Before starting the procedure, we decide exactly which instruments will be used and try our best to ensure we only use those instruments to complete the treatment. They do not have an endless supply of instruments and the space in the autoclave (sterilization) machine is limited.

Materials are never deemed “one time use” if they can be dispensed away from the patients mouth and carried for use with another instrument (to prevent any contamination). This can make a tip of composite last for 2 – 3 patient fillings, rather than being used for just one!

When it is time for clean up, we have found we’re only left throwing out materials that have been used. We only need to sterilize instruments that were put to work and actually contaminated. Overall, there is notably much less waste produced, and were able to get the same job done and keep the patient comfortable at the same time.

While Tanzania may be behind in their access to resources, and limited income of both the clinics and the patients, there is a lot that can be learned in terms of resource management and limiting excess waste. After only a few days here, I know when we return to our school clinic in Canada we will be more aware of our use of materials, will make a conscious effort to be conservative, and avoid excess waste.

Nkoaranga Lutheran Hospital dental unit:



Nursing Reflections from Kaloleni

The last two weeks have been a great clinical learning experience for the nurses.  We’ve had the opportunity to work in several areas of Kaloleni Hospital including minor surgery, family planning, pre-natal, HIV treatment, and immunization.  At first it was very overwhelming.  One of the greatest obstacles we faced was the language barrier.  Because we could not speak Swahili, it was difficult to understand expectations and instructions, and sometimes limited our understanding of what was going on around us.  Although this is still an ongoing challenge for us, it is getting easier as we become more comfortable with the schedule at Kaloleni and as we expand our Swahili vocabulary.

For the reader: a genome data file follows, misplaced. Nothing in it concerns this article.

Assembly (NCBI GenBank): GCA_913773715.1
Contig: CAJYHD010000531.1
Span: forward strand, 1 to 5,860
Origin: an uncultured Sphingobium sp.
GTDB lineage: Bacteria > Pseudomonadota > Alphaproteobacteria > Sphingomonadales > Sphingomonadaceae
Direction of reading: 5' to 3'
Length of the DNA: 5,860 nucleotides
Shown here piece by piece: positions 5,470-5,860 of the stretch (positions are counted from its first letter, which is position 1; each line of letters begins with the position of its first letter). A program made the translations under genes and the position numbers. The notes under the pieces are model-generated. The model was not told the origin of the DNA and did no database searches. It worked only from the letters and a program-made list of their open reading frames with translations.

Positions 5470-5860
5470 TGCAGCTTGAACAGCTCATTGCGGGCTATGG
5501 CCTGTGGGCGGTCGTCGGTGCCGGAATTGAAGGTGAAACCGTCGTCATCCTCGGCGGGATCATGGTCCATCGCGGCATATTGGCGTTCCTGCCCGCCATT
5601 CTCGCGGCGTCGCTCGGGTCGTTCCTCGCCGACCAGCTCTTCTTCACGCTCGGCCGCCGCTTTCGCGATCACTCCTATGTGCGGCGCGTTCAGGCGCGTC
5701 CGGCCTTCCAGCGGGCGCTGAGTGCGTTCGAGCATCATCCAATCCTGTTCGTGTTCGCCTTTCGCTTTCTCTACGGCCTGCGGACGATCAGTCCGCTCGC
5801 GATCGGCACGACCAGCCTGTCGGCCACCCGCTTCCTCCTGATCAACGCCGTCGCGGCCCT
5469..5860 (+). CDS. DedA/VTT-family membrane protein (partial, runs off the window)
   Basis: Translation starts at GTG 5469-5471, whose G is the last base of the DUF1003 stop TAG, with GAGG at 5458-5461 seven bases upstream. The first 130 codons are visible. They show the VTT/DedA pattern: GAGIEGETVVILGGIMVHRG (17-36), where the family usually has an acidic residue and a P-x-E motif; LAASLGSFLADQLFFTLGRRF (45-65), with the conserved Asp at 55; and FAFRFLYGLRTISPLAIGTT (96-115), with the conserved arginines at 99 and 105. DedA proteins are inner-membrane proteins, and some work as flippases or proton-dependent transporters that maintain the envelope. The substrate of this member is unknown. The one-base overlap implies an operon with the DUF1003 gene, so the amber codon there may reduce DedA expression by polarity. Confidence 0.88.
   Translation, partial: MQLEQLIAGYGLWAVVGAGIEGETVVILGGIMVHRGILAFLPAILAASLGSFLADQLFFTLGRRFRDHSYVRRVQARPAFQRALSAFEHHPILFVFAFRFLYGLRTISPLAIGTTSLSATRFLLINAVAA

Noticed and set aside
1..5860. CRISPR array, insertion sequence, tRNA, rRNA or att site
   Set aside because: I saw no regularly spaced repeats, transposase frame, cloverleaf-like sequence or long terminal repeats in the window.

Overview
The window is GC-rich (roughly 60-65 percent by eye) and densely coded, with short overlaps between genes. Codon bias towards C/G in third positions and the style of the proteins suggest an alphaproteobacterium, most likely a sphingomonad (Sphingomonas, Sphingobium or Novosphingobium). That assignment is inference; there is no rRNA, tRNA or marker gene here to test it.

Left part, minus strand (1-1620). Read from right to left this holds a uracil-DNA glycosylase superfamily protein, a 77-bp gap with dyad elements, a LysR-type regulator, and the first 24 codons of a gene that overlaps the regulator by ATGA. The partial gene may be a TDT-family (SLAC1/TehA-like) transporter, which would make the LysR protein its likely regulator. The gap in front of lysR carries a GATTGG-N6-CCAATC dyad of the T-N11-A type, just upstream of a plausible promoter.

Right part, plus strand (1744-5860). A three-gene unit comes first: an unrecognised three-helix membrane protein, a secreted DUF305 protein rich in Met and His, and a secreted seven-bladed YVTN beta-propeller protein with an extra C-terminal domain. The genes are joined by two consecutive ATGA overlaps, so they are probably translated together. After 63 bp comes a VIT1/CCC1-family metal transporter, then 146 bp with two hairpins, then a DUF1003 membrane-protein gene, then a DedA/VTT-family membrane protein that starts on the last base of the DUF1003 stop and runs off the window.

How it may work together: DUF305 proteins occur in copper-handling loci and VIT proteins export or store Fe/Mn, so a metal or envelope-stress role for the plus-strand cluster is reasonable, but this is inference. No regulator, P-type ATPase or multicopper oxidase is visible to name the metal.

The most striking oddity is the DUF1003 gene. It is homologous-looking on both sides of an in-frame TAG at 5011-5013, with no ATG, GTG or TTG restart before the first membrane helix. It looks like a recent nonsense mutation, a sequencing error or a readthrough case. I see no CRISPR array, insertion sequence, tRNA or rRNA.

At the hospital, we’ve been able to see and participate in prenatal assessments which include listening to the fetal heartbeat, measuring fundal height, and locating the fetal position.  We have also been able to help with HIV patient registration, take vital signs, and learn more about HIV diagnoses and treatment.  At the family planning clinic we attempted to record patients’ medical histories, and learned about pelvic exams and contraceptive options. We also enjoyed giving vaccines both orally and by injection. A highlight of our experience has been observing and assisting with minor surgical procedures such as circumcisions, draining abscesses, dressing wounds, and removing stitches.

Even though our experience at Kaloleni has been amazing, we are all looking forward to learning more at Nkoaranga Hospital starting next Tuesday.

Last weekend the Arusha boys took us to an amazing waterfall. It was a long and tiring hike, but we were able to see some of the rural area in Arusha.  We thought you might enjoy seeing some pictures!










Happy Canada Day!

Even though we are far from home, we still made a point of celebrating Canada Day. We had even more reason to celebrate today too because the dents arrived safely late last night. Though they are eagerly awaiting the start of their clinic time, the majority of their day was spent exploring Arusha, and getting immigration documents sorted out. They are settling in comfortably and will be starting at Nkoaranga Lutheran Hospital with Dr. Frank on Thursday. Image

Tara, Shaylan, and Shannon spent today at Nkoaranga LH meeting the staff, getting accommodations sorted out, and touring the facility in preparation for the dents’ arrival on Thursday. The meds and nurses will soon join them on the following Tuesday. While there we also had the opportunity to share some “Canadian cheer” with some of the inpatients and their families. Thank you to the office of Lois Brown in Newmarket for donating the Canada pins and flags.Image